HP's LeftHand Buy Is As Much About Virtualization And Dell As It Is iSCSI


Hewlett-Packard's decision to acquire LeftHand Networks for $360 million is an interesting play on several levels, and one everyone interested in storage should be watching closely.

With the acquisition, HP is getting three very, very important things:

1. A family of iSCSI appliances. While HP already has iSCSI in its entry-level MSA line and midrange EVA line, LeftHand's line provides clustered iSCSI storage capabilities which allow capacity and performance to scale with the addition of additional nodes, which can be done on-the-fly.

2. A new, competitive lever against arch-rival Dell which made its own big iSCSI play with the $1.4 billion acquisition of EqualLogic earlier this year. Dell, which originally risked losing EqualLogic's very loyal channel base but which has since managed to attract many of EqualLogic's channel partners back into the fold, has since turned into a major iSCSI vendor and an even bigger thorn in HP's midrange storage side.

As far as competition between the old LeftHand and the old EqualLogic, LeftHand was one of the biggest beneficiaries of the channel confusion which resulted from Dell's acquisition of EqualLogic, with several EqualLogic VARs changing loyalty to LeftHand in the face of worries about working with Dell as a channel partner.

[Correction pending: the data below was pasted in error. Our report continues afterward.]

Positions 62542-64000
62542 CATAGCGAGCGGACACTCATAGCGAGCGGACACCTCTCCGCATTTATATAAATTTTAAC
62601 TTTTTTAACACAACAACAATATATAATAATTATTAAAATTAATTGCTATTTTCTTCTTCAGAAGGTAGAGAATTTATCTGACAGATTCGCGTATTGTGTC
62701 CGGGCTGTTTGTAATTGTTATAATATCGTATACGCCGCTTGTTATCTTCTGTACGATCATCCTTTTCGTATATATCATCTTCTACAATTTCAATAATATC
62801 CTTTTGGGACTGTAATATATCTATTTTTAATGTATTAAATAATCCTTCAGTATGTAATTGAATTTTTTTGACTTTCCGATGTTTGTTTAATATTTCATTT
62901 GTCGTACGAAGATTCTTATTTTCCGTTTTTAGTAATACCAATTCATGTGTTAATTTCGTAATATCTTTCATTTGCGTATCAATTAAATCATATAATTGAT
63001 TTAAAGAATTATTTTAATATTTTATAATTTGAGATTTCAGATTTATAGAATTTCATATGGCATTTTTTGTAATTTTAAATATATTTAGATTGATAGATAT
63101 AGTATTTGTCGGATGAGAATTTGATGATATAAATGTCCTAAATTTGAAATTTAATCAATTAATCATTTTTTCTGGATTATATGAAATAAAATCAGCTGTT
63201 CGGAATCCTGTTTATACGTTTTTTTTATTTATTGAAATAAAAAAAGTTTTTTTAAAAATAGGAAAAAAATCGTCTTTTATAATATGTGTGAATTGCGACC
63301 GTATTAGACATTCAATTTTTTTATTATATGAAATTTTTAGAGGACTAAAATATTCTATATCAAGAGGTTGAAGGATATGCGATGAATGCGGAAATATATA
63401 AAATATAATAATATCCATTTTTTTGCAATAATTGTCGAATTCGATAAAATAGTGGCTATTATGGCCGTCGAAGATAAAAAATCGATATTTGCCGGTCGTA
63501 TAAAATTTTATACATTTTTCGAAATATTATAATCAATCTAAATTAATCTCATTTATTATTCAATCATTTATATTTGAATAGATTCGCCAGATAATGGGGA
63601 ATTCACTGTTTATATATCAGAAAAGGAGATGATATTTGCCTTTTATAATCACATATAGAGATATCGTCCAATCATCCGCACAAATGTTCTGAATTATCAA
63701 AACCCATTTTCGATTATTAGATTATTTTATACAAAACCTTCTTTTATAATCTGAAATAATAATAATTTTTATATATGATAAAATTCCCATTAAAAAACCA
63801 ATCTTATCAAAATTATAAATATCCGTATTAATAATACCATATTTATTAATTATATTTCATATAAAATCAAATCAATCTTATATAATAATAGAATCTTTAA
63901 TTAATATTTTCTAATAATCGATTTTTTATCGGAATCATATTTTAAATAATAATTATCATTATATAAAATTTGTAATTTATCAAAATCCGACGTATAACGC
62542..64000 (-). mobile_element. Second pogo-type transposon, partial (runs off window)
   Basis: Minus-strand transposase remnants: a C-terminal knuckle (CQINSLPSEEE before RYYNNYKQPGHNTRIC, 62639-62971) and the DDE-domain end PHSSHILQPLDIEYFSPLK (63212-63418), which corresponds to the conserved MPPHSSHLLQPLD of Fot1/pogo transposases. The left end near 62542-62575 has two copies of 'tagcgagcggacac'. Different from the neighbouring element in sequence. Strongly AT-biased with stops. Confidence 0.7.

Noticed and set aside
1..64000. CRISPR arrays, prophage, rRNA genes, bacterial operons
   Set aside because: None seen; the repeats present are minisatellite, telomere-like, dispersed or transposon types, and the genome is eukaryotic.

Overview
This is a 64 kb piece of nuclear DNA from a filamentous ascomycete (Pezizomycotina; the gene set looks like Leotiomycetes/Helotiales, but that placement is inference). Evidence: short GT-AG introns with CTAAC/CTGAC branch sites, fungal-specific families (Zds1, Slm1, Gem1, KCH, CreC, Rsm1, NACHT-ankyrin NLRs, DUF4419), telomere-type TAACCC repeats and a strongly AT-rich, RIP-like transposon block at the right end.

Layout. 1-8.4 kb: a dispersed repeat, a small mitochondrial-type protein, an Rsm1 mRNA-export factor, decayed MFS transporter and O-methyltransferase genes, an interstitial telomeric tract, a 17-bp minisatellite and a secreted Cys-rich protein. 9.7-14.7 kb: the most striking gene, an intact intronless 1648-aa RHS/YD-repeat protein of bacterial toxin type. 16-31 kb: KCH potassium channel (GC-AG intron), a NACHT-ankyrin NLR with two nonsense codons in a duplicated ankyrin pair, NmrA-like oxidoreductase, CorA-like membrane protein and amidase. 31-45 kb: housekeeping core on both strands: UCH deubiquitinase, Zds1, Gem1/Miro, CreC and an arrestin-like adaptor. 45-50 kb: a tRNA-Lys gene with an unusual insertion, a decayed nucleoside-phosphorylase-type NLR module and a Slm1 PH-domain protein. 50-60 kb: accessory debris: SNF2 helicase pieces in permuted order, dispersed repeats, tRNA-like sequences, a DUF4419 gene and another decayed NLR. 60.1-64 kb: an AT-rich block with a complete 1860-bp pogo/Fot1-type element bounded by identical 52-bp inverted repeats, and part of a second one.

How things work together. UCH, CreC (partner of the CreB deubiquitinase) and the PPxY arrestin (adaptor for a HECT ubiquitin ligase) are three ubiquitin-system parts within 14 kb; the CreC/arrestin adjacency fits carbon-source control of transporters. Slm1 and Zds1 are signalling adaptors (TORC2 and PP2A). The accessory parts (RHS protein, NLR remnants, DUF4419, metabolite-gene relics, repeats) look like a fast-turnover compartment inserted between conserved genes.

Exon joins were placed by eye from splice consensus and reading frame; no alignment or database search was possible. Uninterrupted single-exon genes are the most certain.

3. A big boost in its move to secure a beachhead on the fast-growing virtualization business. LeftHand is a pioneer of developing virtual storage appliances, which work like physical appliances except that they are built using virtual servers instead of server hardware. With LeftHand in hand, HP will be able to grab a share of the virtual storage appliance market and get its storage hooks into VMware and Microsoft Hyper-V virtual infrastructures.

However, don't forget one other thing HP gets -- trouble.

You know how every silver cloud has a dark lining? Well, the dark lining in this case is a lawsuit that Dell in July filed against Richard Shea, who was hired from EqualLogic early this year to serve as its vice president of North American sales, to prevent the use of confidential Dell EqualLogic information.

As a result of that lawsuit, Shea has had to stay away from LeftHand for the time being, according to other LeftHand employees.

It's things like HP's acquisition of LeftHand that really make it a fun time to be in the storage industry!